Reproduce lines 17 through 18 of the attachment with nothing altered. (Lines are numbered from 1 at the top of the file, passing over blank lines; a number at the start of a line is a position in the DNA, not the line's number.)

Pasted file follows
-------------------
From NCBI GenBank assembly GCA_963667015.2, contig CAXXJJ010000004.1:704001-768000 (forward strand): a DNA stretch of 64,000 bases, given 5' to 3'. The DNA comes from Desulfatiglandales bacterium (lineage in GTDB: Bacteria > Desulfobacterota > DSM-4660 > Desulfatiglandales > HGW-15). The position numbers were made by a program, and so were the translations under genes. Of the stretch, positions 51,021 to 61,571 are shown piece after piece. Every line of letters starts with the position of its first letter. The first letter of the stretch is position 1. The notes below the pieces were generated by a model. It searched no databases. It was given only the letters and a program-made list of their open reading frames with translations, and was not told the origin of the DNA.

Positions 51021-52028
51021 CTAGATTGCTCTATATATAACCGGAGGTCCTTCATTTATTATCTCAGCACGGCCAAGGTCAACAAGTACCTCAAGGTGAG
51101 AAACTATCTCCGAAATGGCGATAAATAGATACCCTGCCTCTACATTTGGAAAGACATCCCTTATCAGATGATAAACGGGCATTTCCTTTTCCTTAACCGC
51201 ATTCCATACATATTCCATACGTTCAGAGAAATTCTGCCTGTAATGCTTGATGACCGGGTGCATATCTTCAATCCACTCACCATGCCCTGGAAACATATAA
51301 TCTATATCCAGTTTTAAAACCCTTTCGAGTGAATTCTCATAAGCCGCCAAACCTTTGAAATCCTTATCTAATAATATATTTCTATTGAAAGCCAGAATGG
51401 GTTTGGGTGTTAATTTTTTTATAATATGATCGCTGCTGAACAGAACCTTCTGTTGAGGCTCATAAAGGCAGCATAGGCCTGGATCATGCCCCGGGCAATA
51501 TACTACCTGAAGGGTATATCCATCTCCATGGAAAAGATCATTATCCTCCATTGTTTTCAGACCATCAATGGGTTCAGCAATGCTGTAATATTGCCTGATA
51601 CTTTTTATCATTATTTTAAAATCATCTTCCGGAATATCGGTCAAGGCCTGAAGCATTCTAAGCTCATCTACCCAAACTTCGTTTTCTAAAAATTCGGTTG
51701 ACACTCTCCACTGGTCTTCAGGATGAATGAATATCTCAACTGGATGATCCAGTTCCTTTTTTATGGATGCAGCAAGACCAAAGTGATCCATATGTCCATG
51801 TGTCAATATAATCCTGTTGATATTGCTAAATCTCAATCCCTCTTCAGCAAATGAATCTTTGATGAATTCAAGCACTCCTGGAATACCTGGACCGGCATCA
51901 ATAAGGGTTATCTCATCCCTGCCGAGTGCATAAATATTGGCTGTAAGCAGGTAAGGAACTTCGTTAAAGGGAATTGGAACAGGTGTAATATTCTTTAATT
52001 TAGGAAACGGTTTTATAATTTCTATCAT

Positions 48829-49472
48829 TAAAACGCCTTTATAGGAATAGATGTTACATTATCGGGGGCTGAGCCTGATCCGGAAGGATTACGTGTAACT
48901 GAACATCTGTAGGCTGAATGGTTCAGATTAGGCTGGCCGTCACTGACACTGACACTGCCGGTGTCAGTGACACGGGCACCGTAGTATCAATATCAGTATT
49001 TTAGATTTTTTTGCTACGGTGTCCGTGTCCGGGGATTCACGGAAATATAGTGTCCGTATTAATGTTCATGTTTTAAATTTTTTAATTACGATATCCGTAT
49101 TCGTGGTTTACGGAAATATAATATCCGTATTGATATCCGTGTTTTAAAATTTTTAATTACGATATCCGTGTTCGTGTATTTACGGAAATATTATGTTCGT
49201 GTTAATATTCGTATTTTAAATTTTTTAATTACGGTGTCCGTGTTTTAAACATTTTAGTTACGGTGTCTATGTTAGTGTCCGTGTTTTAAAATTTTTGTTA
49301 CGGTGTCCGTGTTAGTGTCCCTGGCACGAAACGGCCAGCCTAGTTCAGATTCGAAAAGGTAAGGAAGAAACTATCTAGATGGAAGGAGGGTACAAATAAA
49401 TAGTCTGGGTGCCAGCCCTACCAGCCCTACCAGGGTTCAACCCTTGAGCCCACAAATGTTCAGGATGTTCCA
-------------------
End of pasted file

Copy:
49001 TTAGATTTTTTTGCTACGGTGTCCGTGTCCGGGGATTCACGGAAATATAGTGTCCGTATTAATGTTCATGTTTTAAATTTTTTAATTACGATATCCGTAT
49101 TCGTGGTTTACGGAAATATAATATCCGTATTGATATCCGTGTTTTAAAATTTTTAATTACGATATCCGTGTTCGTGTATTTACGGAAATATTATGTTCGT